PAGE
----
from LobeLog: News and Views Relevant to U.S.-Iran relations for October 8th, 2010:
The Wall Street Journal: Dow Jones Newswire reporter Benoit Faucon writes that oil companies Total SA and Royal Dutch Shell contacted Iranian authorities last week to reassure Tehran that their long-term business interests in Iran will remain. The messages to Iranian authorities appear to have been intended to assuage concerns over the Obama administrationâ€™s announcement that the two companies had no further investment plans in the Islamic Republic. European nations have historically had a different take on sanctions. â€œGiven the size and global importance of Iranian hydrocarbon resources, Shell finds it hard to see a future in which production of these resources would not, at some point, play an important role in the global energy supply and demand balance,â€ Shell said in its 2009 annual report to the U.S. Securities and Exchange Commission, according to Faucon.
The Washington Times: Ben Birnbaum reports that Bahrainâ€™s ambassador to the U.S., Houda Nonoo, told the paper she â€œfears her countryâ€ would be a target for a nuclear-armed Iran, given its proximity to Iran and past Iranian claims on its territory. Bahrain is also home to the U.S. Navyâ€™s 5th Fleet. While Nonoo only expressed concern about Bahrainâ€™s security, Birnbaum interviews hawks from both the Washington Institute for Near East Policy and the Israel-based Institute for Policy and Strategy Studies, and Senator John McCain (R-AZ), who expressed their positions that the U.S. has not gone far enough to remove the Iranian nuclear threat.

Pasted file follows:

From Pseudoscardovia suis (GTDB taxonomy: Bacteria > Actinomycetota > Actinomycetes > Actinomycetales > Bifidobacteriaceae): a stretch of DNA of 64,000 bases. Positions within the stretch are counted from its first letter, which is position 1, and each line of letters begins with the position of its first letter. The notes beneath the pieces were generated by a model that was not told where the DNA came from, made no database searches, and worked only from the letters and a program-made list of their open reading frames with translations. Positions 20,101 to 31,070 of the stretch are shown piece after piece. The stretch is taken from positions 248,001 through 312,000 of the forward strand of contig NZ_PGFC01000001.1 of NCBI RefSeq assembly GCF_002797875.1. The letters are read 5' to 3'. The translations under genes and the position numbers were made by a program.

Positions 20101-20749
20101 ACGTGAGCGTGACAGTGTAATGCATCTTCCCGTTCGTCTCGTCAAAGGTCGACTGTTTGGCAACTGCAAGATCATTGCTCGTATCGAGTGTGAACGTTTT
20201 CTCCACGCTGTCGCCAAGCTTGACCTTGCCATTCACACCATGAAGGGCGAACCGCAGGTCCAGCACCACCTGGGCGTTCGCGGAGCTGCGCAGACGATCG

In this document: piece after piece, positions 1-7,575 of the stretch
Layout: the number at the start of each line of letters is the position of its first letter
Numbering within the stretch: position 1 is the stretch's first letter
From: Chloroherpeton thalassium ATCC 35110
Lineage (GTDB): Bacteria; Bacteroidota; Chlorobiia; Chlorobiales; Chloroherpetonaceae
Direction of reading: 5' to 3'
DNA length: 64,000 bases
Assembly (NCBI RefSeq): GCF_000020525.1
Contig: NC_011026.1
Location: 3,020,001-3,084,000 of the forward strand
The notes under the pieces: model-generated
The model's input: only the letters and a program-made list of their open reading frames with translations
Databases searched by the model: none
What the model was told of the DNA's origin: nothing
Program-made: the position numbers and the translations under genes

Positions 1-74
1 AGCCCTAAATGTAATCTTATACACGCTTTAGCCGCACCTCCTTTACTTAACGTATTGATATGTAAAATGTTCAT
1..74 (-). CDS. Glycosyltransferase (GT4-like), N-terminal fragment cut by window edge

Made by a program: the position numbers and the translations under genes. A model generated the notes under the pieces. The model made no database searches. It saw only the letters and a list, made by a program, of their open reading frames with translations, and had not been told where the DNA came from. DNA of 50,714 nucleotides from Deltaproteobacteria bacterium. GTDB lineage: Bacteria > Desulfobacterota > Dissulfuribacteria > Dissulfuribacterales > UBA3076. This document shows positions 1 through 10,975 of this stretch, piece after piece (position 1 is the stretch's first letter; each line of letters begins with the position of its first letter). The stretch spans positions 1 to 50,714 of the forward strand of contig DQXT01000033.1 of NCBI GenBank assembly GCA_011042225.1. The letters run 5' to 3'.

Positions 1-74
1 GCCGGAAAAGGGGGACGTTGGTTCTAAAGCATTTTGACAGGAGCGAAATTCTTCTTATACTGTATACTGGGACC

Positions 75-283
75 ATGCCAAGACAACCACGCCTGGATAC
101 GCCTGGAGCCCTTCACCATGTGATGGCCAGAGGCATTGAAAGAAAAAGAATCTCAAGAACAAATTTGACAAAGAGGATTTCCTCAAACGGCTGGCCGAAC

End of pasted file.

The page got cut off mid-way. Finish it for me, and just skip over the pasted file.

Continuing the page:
The Guardian: Iranian-born Israeli Meir Javedanfar does a round up of views on Iranian President Mahmoud Ahmadinejadâ€™s upcoming trip to Lebanon. He cites the Israeli and U.S. governments, as well as a bloc in Lebanonâ€™s parliment, who describe the trip as possibly â€œprovocativeâ€. He says the trip could confirm some Israeli fears â€œthat the Iranian regime has truly arrived on its doorstep.â€ But ultimately, he writes, the trip is about Iranian domestic concerns with Israel and the US â€œfurther down his list of prioritiesâ€: â€The Iranian president is visiting Lebanon mainly because of his growing unpopularity at home.â€ He says another goal of the trip is to help solidify a somewhat weak anti-Israeli sentiment within Iran; the opposition has been explicit that they are more concerned with their own fates than those of the Palestinians. Javendanfar concludes that the trip may cause â€more trouble and headache for Hezbollah, both at home, and in the Arab world.â€